- Styling the City: The municipality, fashion and identity in Dunedin, New Zealand    click here to open paper content171 kb
by    Thompson-Fawcett, Michelle | mtf@geography.otago.ac.nz   click here to send an email to the auther(s) of this paper
Short Outline
Dunedin City waned economically in the late 20th century. To revitalise urban, economic and social development, the municipality has embarked on a vigorous place-identity exercise, celebrating captivating elements that might prompt urban regeneration.
Massey (2006) suggests that we need to ‘rethink the notion of identity of place’ now. In a contemporary urban setting, an identity of place should not rely on a romantic, somehow inherent, understanding of a place, but should acknowledge the meeting place that a city now provides, a dynamic yet distinctive mix of different stories, histories, cultures, networks - not seamless, not coherent, not singular (Massey 1994). So, rather than promoting the place as a static, bounded ‘product’, policy makers might focus on weaving together the richness of multiple identities derived from layers of history; emerging cultural diversity, local and global connectivity, differentiation and innovation - consequently avoiding the homogenisation evident in past efforts at urban entrepreneurialism. The city of Dunedin in New Zealand has moved in this direction via its I am Dunedin urban regeneration campaign, where interpretations are unlimited, versatile and can personify the many dynamic faces of Dunedin, for example, I am Fashion Dunedin (showcasing the local creativity), I am Learning Dunedin (reflecting the city’s ‘excellence’ in education), I am Alive Dunedin (highlighting the vibrant nightlife and café scene), I am Wild Dunedin (alluding to the city’s unique proximity to abundant wildlife and wilderness), and many more (Hooker 2007).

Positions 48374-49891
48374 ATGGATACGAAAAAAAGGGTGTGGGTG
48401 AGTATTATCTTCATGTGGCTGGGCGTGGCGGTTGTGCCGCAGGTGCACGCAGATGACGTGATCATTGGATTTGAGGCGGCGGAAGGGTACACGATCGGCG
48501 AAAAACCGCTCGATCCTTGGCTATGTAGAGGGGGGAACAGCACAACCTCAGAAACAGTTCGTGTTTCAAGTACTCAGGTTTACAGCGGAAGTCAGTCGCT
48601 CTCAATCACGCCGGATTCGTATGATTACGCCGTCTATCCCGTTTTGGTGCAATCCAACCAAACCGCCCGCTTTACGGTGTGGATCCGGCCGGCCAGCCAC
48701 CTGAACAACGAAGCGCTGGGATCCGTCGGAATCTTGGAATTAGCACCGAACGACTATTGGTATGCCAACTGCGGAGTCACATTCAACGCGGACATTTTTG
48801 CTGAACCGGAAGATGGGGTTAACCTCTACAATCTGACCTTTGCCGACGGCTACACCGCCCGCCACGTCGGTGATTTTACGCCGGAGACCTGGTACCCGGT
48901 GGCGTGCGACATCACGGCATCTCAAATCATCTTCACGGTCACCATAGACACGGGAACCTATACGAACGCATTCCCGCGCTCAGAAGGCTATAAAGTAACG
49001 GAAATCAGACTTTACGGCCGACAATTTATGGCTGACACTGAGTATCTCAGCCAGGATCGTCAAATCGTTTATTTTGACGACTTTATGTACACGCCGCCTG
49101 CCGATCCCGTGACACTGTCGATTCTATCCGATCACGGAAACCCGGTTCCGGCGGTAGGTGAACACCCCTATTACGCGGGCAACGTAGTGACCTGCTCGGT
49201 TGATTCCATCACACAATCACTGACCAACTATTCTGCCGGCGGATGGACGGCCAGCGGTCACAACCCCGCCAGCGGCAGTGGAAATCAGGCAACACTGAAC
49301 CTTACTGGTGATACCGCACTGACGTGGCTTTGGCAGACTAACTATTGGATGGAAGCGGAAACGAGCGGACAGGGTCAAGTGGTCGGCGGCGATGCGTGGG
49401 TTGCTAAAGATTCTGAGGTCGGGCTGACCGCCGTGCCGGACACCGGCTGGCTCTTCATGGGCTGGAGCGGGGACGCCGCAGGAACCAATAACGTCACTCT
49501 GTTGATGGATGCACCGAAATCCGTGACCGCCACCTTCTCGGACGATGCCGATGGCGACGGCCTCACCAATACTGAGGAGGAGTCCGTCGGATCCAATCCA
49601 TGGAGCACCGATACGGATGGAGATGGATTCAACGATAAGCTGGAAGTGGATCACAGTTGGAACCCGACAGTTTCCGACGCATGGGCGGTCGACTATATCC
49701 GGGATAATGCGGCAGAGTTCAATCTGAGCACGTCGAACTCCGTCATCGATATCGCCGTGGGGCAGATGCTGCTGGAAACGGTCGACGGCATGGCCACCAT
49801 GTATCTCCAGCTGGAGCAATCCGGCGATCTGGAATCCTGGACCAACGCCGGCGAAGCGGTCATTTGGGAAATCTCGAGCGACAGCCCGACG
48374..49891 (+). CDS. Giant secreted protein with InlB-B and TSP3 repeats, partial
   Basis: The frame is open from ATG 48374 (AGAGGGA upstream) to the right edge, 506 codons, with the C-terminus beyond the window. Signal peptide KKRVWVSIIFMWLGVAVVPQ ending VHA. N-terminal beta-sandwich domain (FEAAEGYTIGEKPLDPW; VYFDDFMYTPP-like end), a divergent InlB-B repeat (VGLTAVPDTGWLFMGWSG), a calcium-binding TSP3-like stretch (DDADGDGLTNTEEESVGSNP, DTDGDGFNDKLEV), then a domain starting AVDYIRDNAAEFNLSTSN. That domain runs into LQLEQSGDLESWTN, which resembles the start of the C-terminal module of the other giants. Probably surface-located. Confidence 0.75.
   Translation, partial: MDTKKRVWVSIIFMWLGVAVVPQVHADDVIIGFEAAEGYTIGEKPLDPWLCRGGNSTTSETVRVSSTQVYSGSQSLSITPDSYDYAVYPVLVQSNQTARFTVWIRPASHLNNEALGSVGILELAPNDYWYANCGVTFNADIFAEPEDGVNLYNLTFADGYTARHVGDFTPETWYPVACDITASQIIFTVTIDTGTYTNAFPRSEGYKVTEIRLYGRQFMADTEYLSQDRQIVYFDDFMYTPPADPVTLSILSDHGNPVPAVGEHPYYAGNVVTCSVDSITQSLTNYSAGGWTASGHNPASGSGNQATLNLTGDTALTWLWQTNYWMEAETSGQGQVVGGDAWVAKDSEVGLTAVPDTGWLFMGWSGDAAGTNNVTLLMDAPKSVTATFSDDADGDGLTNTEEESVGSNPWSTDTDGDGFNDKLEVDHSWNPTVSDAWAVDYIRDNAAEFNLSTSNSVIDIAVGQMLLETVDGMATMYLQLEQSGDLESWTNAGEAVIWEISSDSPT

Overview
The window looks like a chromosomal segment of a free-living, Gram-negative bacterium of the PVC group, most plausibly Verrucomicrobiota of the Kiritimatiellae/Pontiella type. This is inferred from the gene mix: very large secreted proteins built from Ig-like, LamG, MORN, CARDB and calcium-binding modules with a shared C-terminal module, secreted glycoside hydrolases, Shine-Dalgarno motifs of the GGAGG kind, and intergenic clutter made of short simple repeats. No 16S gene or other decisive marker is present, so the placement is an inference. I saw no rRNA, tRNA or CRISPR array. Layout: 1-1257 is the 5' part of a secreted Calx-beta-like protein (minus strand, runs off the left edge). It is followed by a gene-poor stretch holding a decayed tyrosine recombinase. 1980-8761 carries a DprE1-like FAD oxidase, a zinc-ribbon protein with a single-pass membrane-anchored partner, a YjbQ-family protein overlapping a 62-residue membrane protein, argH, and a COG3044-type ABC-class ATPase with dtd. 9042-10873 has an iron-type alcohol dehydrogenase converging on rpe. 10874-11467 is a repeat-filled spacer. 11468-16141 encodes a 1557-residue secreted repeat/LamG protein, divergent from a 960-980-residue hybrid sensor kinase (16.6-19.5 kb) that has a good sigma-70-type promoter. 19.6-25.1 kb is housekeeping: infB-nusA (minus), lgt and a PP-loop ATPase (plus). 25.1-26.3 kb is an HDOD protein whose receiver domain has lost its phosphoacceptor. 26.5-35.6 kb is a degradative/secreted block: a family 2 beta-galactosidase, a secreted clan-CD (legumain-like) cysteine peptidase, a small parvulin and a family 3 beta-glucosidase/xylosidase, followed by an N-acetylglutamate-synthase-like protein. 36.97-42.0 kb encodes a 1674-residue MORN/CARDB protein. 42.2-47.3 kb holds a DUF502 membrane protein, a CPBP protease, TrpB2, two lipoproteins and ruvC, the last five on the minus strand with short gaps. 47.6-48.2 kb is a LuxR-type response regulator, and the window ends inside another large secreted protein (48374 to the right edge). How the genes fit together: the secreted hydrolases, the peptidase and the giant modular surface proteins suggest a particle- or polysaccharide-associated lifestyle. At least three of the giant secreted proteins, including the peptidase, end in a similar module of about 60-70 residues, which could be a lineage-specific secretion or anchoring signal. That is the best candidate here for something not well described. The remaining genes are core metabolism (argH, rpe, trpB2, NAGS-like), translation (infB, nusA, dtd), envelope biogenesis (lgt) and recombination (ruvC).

The qualitative research reported in the paper explored the advantages being sought by the Dunedin local authority in its re-imaging efforts for the purpose of urban regeneration, and also the outcomes on the ground and implications for the local communities of that endeavour.
place-identity, urban regeneration, contextual visioning, metaphors and concepts
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